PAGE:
"There has been, and rightfully so, a tremendous amount of focus on the breakdown of the transit system in Boston during the winter of 2014-2015. I think sometimes what falls to fray is that it wasn’t just a breakdown of the transit system. There were sidewalks that weren’t shoveled. There were lots of bike lanes that weren’t clear and weren’t safe." - Stacy Thompson, Deputy Director of LivableStreets
"Safety is a communal responsibility, the group said — shared among motorists, bikers, and pedestrians."
“Safe, accessible, off-road paths and their low-traffic stress connections are simply a better way to get around the city" - Jackie Douglas, Executive Director of LivableStreets
“'Transit is the life blood of the city,' said Jackie Douglas, executive director of LivableStreets Alliance and a member of the BRT Study Group. 'This was an opportunity to deep-dive into one option for transportation across the region.'”
Click through to watch Jackie Douglas, our Executive Director and BU alum, in the accompanying video.
“Boston has a historic legacy of greenways and linear parks, which we appreciate,” said [Project Manager Amber] Christofferson. “But our current systems could be better connected to continue work that has been done for 100 years.”
Group has a goal: A regional path network that would let you walk or cycle from the Fellsway to the Neponset
Universal Hub links to WBUR's article "Cambridge Nonprofit Seeks to Connect 200 Miles of Paths" from September 12.
“ “We’re excited by Livable Street’s Emerald Network initiative,” [Boston Chief of Streets Chris] Osgood said. 'It’s a perfect pairing with Boston’s Green Links project — a plan to provide walking and biking connections for all residents to Boston’s largest parks. The Emerald Network takes Boston’s local plan to scale in the region. It sets a vision for connecting our communities, improving mobility and increasing access to this region’s parks. We look forward to continuing our work with them on this effort.' "
“ 'Years of thinking and research and collaboration have gone into what these connections might look like and where they should be,' [Deputy Director Stacy Thompson] said. 'We are talking about something that is around us already.' "
Press Release: Visionary New Initiative to Connect 200 Miles of Metro Boston Greenways Debuted by LivableStreets Alliance
“ 'With the power of the network, this will knit our growing city together without adding more cars to our roads,” said land use attorney Matthew J. Kiefer, co-founder of the Emerald Network."
“ 'The Emerald Network vision grows out of our region's fabulous heritage of multi-use parks, building on our existing portfolio of over 100 miles of parkland paths to create a 200 mile web of connection,' stated Steven E. Miller, Emerald Network co-founder."
“It’s not that people are giving up driving. It’s a shift in people wanting more than one way to get there.”
[Stacy] Thompson said the Boston area has some infrastructure, such as bicycle lanes and walking paths, that encourages alternate modes of commuting.
“You’re seing [sic] an uptick because this infrastructure is in place, but it’s not complete,” she said. “If we upped the ante on this infrastructure, you’d see an explosion of people making more choices about their own mobility.”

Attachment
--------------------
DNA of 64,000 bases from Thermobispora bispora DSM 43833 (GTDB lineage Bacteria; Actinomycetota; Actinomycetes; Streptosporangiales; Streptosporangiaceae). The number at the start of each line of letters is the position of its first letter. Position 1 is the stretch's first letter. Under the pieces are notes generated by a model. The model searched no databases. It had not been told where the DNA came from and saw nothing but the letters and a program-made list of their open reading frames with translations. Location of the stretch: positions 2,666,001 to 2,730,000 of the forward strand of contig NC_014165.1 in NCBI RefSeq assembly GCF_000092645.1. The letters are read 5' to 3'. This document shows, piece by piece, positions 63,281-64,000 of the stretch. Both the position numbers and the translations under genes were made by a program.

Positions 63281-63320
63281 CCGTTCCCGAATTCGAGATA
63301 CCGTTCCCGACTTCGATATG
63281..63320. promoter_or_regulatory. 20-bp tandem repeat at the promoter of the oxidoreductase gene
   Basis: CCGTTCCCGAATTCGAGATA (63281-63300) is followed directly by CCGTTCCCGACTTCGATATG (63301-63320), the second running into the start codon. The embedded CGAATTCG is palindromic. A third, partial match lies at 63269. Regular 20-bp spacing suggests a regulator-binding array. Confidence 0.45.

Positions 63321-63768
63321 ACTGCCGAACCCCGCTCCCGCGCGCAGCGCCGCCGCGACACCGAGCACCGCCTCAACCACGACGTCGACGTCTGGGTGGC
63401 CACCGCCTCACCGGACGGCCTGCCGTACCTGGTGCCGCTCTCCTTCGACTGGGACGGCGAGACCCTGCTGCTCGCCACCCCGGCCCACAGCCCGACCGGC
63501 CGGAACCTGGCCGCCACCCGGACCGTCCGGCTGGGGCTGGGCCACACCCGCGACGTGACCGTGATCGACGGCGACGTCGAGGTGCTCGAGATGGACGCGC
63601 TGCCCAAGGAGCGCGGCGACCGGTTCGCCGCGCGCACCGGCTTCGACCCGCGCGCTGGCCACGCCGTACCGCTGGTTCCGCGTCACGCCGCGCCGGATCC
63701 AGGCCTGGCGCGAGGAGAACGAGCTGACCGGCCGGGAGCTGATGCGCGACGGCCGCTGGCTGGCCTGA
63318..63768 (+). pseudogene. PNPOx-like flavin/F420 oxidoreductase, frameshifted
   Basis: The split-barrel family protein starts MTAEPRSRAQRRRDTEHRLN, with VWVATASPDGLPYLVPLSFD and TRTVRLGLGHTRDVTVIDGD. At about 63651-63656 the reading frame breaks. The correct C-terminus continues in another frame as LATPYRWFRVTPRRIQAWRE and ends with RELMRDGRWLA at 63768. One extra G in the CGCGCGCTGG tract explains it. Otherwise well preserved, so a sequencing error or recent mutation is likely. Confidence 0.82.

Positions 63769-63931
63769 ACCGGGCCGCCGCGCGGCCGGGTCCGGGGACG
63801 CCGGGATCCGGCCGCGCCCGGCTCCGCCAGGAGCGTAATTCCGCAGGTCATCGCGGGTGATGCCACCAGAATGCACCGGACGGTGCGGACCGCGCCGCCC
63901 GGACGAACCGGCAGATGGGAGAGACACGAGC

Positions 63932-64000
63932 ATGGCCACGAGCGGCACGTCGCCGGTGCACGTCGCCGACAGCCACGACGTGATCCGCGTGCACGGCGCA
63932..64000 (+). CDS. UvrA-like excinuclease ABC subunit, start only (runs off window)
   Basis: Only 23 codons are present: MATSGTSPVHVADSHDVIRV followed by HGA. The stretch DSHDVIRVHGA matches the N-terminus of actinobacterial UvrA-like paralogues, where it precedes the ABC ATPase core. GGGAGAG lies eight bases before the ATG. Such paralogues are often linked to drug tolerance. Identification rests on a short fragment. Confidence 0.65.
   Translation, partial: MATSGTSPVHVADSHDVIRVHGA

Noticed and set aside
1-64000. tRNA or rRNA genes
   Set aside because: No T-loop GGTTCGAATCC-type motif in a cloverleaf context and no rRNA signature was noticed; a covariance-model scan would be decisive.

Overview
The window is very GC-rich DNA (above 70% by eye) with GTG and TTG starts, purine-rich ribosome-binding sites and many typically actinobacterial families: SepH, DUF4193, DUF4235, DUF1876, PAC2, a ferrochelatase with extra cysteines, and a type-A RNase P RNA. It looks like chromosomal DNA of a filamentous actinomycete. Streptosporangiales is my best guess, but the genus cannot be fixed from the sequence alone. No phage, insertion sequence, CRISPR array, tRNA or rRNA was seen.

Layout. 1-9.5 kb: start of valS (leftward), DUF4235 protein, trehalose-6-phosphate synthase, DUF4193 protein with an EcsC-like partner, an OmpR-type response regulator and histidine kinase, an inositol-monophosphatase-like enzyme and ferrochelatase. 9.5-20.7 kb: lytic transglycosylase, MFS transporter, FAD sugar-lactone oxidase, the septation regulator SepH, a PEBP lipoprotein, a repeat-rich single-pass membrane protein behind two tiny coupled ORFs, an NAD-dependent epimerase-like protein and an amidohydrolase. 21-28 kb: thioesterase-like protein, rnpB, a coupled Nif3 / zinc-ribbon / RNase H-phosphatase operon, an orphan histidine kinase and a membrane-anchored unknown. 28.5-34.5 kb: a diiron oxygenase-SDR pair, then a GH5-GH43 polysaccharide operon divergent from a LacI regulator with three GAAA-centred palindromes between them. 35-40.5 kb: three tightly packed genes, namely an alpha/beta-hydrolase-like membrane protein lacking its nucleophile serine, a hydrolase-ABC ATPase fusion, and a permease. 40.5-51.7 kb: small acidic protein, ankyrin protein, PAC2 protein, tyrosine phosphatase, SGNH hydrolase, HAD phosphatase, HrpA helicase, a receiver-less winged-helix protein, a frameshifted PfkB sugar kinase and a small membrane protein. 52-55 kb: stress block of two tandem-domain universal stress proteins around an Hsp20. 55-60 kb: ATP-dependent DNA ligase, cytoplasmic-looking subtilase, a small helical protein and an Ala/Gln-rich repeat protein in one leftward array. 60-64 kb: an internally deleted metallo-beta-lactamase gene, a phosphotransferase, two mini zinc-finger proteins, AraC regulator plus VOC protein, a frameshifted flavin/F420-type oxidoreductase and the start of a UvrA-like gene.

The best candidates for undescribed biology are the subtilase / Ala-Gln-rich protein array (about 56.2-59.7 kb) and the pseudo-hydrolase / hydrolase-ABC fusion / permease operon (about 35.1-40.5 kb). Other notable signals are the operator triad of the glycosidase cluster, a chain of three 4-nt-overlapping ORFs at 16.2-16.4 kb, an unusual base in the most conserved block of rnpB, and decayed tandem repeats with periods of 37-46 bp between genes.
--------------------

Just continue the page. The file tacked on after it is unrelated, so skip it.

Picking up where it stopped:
August 18, 2015 Download
The number of people using bicycles to get around the city is on the rise. But, in the last five years, more than a dozen people were killed biking in Boston. Most recently, 38-year-old Anita Kurmann died in a collision with a truck in Boston’s Back Bay. The investigation into her death is ongoing.
But a new report from the Centers for Disease Control finds that, nationwide, the number of cyclist deaths involving a vehicle have decreased overall. But that’s not so satisfying for bikers, drivers, or politicians and transportation planners. So, how can the roads become safer for everyone?
Guests: Jackie Douglas, Professor Peter Furth
"Finding and fixing a few hot spots is only the beginning, said Jackie Douglas, executive director of the LivableStreets Alliance, a community advocacy group. Changes need to be made throughout the city, and quickly, she said. 'It’s not just about identifying the worst intersection, fixing it, and saying you’re done.'"
"It doesn't matter what [mode of transportation] you're taking," said Thompson. "What remains the same is that there's a city full of people and they're all just trying to get somewhere." - Stacy Thompson, Deputy Director of LivableStreets
“We could move so many more people efficiently and effectively throughout the region,” she said. “Boston is prime because we have the demand and we have the density to support it.” - Jackie Douglas, Executive Director of LivableStreets
“To really understand BRT’s potential, you need to erase all notions of what a bus is today. It's an entirely new approach to rapid transit with a proven track record for moving more people, more efficiently.” - Jackie Douglas, Executive Director of LivableStreets
"The 31 percent of Cambridge households who do not own cars deserve better access when they occasionally need it, and those of us who own a car will benefit, too. Every car-share spot will lead to lower parking demand, reduced traffic, lower emissions, cleaner air around our homes and playgrounds, and a more livable neighborhood." — Steve Miller, LivableStreets board and Cambridge resident, and Chris Taylor, LivableStreets Advocacy Committee and Cambridge resident
December 10, 2014
“Jeffrey Rosenblum, president and cofounder of the LivableStreets Alliance, said including bikes in the construction plans is important because the mode of transportation is increasing in prominence in the city. ’Car volume on the street is dropping. Pedestrian activity, people walking, is increasing by 80 percent,' he said during the meeting. 'Bicycling has more than doubled since the bike lane was put on a section of Comm. Ave. Since 1964, we keep breaking records for MBTA [Massachusetts Bay Transportation Authority] ridership.’”
“Commonwealth Avenue has the highest rate of collisions per the amount of bicycling anywhere in the city of Boston, and it’s right in the heart of a major university,” said Jeffrey Rosenblum, advocacy director and co-founder of LivableStreets, a local transit safety group. “If you’re going to do separated bike lanes somewhere, this is where you want to do them.”